Racing: Hobbs moves up a gear with Detroit City spin
Wednesday 31 January 2007
The biggest price against any favourite in the first four races here yesterday was just 11-10, but one after another they all contrived to get themselves beaten. And while Philip Hobbs saddled two of the winners, he is hoping that the formbook proves rather more reliable when Detroit City, the Smurfit Champion Hurdle favourite, warms up at Sandown on Saturday.
The grey could scarcely have enjoyed a better weekend than he did in the sanctuary of his stable, just up the road from here. On Saturday, Blazing Bailey became the latest to buttress the form of his success at the Festival last year by winning the Byrne Bros Cleeve Hurdle at Cheltenham - having finished third, just behind Fair Along and in front of Afsoun, in the JCB Triumph Hurdle.
And the next day Hardy Eustace, Detroit City's narrow victim at Cheltenham last month, produced a vintage performance to beat his successor as champion hurdler, Brave Inca, at Leopardstown. Plainly, Detroit City towers above the British hurdlers hoping to break Ireland's hegemony in March.
Partly as a result, there is no mistaking the frisson of partisanship now infecting opinions in the build-up. Brave Inca retains his stubborn disciples, too, but much now hinges on the substance or otherwise of Detroit City's defeat of Hardy Eustace in that sprint finish to the Boylesports Hurdle. Both camps seem equally adamant that the different demands of the Champion Hurdle will favour them in the rematch - though each must first undergo one last rehearsal, Hardy Eustace at Gowran on 17 February and Detroit City in the Agfa Hurdle on Saturday.
"Six weeks today, we'll all know," Hobbs said with a shrug. "In fairness, when he won last time, he was receiving weight [4lb] from Hardy Eustace, which was probably quite important, but I'd like to think as a five-year-old he might still be improving, whereas that can't be true of the rest. I don't mind what sort of race it is on Saturday, it wouldn't matter if he had to make the running again - the important thing is to get another run into him before the big day."
Of course, as his trainer notes, Blazing Bailey is far better suited by the extra distance he covered last weekend. "We knew that already last season," Alan King said. "After the Triumph we stepped him up to two and a half miles at Aintree, where he ran into Natal but pulled a long way clear of the rest."
King had just denied Hobbs a double in the first two races by turning over Leading Contender with Itsa Legend. The winner sampled pioneering stem-cell treatment after suffering a leg injury in his youth and spent the next three years off the track.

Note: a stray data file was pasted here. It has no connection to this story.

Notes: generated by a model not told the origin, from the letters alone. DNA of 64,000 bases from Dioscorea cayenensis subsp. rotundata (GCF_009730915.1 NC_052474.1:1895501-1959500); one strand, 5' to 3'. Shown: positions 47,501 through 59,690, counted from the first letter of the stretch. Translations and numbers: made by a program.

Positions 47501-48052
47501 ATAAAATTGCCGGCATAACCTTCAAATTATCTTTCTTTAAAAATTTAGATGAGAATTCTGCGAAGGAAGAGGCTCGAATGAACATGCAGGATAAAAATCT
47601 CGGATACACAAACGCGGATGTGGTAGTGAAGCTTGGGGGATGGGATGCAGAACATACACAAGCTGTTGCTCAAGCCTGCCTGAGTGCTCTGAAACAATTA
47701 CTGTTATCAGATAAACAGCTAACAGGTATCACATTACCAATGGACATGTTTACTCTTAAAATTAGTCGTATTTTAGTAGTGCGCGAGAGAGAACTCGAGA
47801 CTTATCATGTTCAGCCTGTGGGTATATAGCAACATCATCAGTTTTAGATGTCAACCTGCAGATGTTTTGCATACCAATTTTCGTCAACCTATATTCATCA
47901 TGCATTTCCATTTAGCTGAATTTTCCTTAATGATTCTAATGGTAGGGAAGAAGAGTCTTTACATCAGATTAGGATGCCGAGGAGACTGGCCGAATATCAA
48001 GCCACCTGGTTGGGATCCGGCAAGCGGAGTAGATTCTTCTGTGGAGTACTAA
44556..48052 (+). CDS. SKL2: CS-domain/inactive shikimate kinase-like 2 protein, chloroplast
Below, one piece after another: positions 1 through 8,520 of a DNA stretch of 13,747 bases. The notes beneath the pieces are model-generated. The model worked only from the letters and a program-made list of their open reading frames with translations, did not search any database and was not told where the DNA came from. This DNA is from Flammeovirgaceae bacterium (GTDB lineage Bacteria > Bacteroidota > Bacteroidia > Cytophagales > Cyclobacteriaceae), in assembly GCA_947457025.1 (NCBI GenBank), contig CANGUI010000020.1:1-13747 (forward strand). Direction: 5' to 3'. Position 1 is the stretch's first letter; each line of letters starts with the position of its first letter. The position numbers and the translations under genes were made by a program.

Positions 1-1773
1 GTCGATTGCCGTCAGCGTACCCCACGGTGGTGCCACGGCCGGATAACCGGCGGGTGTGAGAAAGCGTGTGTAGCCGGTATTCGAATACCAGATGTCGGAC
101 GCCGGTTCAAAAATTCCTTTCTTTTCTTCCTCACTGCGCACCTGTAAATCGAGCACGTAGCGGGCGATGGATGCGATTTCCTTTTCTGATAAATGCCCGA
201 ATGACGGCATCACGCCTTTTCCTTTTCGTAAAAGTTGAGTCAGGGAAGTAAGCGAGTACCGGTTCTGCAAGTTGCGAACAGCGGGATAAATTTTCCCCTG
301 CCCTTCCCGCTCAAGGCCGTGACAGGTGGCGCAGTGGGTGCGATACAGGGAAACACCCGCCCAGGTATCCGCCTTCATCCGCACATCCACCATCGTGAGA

His trainer hopes that Blazing Bailey's performance in the Triumph will at least be matched by Katchit, whose own success at Cheltenham on Saturday sustained his bewildering improvement since reaching Barbary Castle. "He's amazing, and I swear he's getting smaller all the time!" King exclaimed. "He won off [a rating of] 77 on the Flat the day before we bought him, but when he arrived I worked him with my 80 horses and he couldn't live with them."
Katchit has since won five of his six starts over timber, the last three at Cheltenham, and his relish for the hill makes him a copper-bottomed Triumph candidate. "The only one I really would fear is the Irish filly, Lounaos," King said. "I thought she ran a cracker when fourth to Hardy Eustace on Sunday."
Among those chastened by odds-on defeat was Venetia Williams, whose Chief Yeoman was collared by a 28-1 shot, Always Waining, in a chaotic novices' chase. She could not begrudge the winning trainer, Robert Stronge, his first victory since last April - not least as she had to wait only five minutes to watch Gustavo, at Folkestone, recording the 50th success of the trainer's excellent season.
The race had been notable for a gymnastic recovery on L'Oudon by the peerless Ruby Walsh, who was hanging round the horse's neck with a circuit to go and might be charged with larceny for the £493 he secured for third place.
Instead he was summoned before the stewards to explain his riding on Another Bottle, never nearer than third in one of the novice hurdles. Paul Nicholls, his trainer, was entitled to feel affronted, candour with the betting public having been integral to his journey to the top.
All he needed to tell the stewards was to review the tape of Walsh riding Predateur here earlier in the month, the only difference being that the nervy Another Bottle was neither as adept in his schooling, nor as fit, as that winner. Both men were properly exonerated.
Nap: Barton Sun
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